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Speech: Eyre Peninsula Water Supply

The Hon. T.A. FRANKS: I rise today to speak on behalf of the Greens in support of this select committee, which will look into Eyre Peninsula water supply. As the driest state in the driest inhabited continent, South Australia has the imperative to lead on water innovation, security and resilience. We must ensure that water resource management in South Australia ensures access to potable drinking water as a fundamental human right.

Recent analysis of the state of Eyre Peninsula's underground water sources has confirmed the urgency required to secure the region's future water security. Despite several years of La Niña weather patterns, meaning heavy rainfall and cooler than average weather, there has not been sufficient aquifer recharge to see recovering water levels.

The Uley South Basin, which supplies the majority of water used across Eyre Peninsula— including homes as well as agriculture and mining industries—recorded water levels below or very much below average in almost half of its wells during the past 12 months. This trend has been observed in other groundwater resources across the region, including the Robinson Lens near Streaky Bay, the Polda Lens and the Bramfield Lens near Elliston, and the Lincoln Basin and Uley Wanilla Lens.

Eyre Peninsula Landscape Board general manager, Jonathan Clark, has expressed his concerns with current reports:

An alternative water source is urgently needed for the Eyre Peninsula. Time is fast running out and we cannot continue to spend more years deliberating the merits of a range of solutions. Decisive action is required now, before we lose this critical resource forever.

Amid growing concerns that the region could run out of drinking water, SA Water first identified three sites in the Sleaford Bay area for a desalination plant for the Eyre Peninsula back in 2009. A site selection committee, set up by the previous Liberal government, recommended a Sleaford Bay site 25 kilometres south of Port Lincoln. However, ultimately, when the Billy Lights Point site was announced, it sparked community protest with unanimous opposition from the community, and council defied the recommendation of the 22-member committee. Multiple local government bodies have also rejected Billy Lights Point as a location for a desalination plant. None oppose a desal plant for Eyre Peninsula region per se. It is recognised as crucial to ensuring its water supply, but the location and SA Water's process do not pass the 'do no harm' principle.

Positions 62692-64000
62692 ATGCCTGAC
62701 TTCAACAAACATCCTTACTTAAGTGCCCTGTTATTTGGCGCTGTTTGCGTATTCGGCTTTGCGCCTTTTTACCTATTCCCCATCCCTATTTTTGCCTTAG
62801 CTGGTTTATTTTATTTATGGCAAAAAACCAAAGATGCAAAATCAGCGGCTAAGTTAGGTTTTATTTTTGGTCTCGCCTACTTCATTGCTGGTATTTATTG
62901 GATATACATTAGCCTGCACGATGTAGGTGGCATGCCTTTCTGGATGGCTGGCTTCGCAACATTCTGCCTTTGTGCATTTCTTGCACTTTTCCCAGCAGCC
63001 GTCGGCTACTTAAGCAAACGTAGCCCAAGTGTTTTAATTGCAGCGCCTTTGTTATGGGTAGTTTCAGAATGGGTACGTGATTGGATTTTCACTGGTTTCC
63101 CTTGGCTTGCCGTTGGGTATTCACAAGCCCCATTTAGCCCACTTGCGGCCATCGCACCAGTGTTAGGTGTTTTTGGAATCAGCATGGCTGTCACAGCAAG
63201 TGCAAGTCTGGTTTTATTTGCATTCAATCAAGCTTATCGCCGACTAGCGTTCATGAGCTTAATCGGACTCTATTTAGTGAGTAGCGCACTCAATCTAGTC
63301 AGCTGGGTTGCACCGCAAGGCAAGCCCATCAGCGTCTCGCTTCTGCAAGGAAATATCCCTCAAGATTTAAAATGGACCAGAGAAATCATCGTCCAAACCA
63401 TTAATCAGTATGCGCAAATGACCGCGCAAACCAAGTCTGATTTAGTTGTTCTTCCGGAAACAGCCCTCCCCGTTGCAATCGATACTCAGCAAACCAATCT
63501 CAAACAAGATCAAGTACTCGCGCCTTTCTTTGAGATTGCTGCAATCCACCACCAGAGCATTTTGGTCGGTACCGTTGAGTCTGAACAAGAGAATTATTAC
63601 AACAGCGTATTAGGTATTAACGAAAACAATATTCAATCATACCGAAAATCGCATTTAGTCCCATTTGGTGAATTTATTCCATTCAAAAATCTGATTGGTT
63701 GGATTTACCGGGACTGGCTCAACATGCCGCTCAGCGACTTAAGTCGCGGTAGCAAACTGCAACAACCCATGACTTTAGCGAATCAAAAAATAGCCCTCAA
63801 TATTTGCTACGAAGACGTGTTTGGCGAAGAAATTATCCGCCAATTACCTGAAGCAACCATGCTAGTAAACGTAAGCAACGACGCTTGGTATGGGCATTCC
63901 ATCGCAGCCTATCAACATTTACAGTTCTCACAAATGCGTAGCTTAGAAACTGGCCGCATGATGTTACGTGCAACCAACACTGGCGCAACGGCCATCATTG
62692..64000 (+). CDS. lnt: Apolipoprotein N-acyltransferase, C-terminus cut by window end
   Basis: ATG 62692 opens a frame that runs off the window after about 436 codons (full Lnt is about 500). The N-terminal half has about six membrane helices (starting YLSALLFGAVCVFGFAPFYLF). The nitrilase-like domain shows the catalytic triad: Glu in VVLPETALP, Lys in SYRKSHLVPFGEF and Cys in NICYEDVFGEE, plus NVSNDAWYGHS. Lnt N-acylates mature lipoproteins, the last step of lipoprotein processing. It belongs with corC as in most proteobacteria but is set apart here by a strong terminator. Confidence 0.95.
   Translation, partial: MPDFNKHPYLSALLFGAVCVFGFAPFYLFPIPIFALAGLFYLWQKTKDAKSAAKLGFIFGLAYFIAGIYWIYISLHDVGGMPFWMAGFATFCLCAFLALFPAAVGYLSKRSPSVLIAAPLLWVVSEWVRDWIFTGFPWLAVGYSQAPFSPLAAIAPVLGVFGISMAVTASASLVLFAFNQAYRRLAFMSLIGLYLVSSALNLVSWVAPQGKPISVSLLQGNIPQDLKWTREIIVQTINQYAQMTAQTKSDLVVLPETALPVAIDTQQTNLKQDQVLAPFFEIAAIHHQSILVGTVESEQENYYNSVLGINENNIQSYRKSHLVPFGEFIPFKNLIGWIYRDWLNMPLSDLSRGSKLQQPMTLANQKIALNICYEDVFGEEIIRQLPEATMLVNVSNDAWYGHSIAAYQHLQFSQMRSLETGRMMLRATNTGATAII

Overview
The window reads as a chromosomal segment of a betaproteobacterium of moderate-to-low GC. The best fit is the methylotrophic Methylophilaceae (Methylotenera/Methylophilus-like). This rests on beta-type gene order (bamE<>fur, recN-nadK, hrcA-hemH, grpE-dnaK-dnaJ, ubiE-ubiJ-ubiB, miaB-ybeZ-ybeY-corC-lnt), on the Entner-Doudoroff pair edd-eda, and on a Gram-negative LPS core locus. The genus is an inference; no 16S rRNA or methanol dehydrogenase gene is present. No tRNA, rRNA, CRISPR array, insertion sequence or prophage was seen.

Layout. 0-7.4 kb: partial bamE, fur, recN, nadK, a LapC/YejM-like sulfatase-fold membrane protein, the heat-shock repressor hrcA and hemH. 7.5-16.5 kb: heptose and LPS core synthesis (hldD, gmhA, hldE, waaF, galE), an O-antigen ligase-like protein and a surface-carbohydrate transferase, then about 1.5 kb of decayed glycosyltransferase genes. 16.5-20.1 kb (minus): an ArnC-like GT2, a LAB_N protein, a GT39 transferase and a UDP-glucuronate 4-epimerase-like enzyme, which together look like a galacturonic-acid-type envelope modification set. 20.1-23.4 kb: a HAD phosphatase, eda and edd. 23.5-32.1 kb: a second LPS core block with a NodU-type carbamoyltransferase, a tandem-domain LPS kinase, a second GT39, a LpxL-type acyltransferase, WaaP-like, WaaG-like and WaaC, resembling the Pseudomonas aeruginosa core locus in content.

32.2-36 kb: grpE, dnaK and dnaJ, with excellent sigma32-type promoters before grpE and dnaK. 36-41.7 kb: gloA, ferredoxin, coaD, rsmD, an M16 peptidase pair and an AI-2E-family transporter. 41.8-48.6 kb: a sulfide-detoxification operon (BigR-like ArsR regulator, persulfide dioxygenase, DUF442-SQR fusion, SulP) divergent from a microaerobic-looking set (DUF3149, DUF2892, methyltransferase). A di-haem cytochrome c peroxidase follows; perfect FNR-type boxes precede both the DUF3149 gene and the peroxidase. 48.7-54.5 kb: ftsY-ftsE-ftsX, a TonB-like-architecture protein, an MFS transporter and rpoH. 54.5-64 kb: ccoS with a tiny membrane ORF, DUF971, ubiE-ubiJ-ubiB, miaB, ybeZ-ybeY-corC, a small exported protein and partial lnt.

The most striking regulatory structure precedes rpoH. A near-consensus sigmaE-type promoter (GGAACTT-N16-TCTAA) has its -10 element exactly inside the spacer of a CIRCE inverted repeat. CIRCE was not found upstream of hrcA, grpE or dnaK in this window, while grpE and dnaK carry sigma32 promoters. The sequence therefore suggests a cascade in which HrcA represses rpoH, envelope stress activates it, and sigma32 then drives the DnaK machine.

In late 2023, the Greens also received a letter from the Barngarla Determination Aboriginal Corporation regarding opposition to the location of Billy Lights Point. Their concern stems from the 'insurmountable ecological and heritage issues' they identify. In correspondence with the Barngala corporation, they have said that the site at Billy Lights Point was selected without any heritage surveys, and it is concerning to the Greens that SA Water would go against the wishes of traditional owners, failing to engage, and also why they would also refuse to provide adequate answers to ensure the Barngarla people understood why Billy Lights Point was chosen.

There are much better locations to select from, it is argued, that would not destroy a unique and pristine marine environment that is a community asset, that will not destroy jobs in a $200 million per year agriculture and fishing industry, and will not decimate a $400 million per year tourism industry, as well as all the benefits that flow from that. These are contentious issues but they are urgent issues so, with the Greens' support, I urge that this committee not drag on. It is a matter that is pressing, it is urgent, and it demands our full attention.

There are, of course, also significant fish trap complexes at Billy Lights Point, and the SA government heritage report from the 1980s, commissioned by the SA government's Department of Environment and Planning, indicated that the fish trap complex be preserved in its entirety.

It is clear that Billy Lights Point is a controversial site selection, but water security for the Eyre Peninsula is vital and it is urgent, so these processes need to be appropriately and urgently scrutinised. We also indeed need to unite to ensure that the future of water on Eyre Peninsula is protected. With that, I commend the motion.

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